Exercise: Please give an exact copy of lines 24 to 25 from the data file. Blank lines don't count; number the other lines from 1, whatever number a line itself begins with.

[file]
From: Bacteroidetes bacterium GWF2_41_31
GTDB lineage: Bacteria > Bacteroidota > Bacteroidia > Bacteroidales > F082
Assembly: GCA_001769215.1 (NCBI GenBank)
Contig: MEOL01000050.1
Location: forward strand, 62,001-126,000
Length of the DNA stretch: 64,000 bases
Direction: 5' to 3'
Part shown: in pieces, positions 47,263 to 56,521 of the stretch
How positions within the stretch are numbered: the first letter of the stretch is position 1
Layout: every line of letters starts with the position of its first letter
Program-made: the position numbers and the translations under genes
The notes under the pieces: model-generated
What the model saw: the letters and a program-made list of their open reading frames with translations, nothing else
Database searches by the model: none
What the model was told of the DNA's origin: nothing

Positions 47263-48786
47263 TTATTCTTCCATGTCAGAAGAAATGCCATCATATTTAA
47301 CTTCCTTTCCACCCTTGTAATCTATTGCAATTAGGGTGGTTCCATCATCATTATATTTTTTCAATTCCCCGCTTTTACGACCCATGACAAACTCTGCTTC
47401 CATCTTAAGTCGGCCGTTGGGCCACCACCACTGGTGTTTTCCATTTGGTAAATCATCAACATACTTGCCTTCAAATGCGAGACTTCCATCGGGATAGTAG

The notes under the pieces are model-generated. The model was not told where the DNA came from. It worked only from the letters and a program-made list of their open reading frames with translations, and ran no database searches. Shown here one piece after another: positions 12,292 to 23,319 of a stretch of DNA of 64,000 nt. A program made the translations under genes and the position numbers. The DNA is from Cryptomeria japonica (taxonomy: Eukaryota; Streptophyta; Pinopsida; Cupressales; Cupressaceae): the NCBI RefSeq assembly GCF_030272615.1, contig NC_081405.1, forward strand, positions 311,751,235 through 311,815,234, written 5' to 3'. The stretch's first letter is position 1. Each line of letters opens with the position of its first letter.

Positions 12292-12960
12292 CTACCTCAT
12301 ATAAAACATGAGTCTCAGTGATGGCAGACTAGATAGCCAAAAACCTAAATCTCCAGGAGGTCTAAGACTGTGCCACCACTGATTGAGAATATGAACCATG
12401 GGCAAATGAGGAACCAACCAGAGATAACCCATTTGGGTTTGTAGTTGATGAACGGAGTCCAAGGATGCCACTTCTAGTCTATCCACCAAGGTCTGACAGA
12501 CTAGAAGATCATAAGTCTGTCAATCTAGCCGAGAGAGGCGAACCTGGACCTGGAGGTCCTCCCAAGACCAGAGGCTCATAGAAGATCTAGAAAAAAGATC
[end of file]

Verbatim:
12401 GGCAAATGAGGAACCAACCAGAGATAACCCATTTGGGTTTGTAGTTGATGAACGGAGTCCAAGGATGCCACTTCTAGTCTATCCACCAAGGTCTGACAGA
12501 CTAGAAGATCATAAGTCTGTCAATCTAGCCGAGAGAGGCGAACCTGGACCTGGAGGTCCTCCCAAGACCAGAGGCTCATAGAAGATCTAGAAAAAAGATC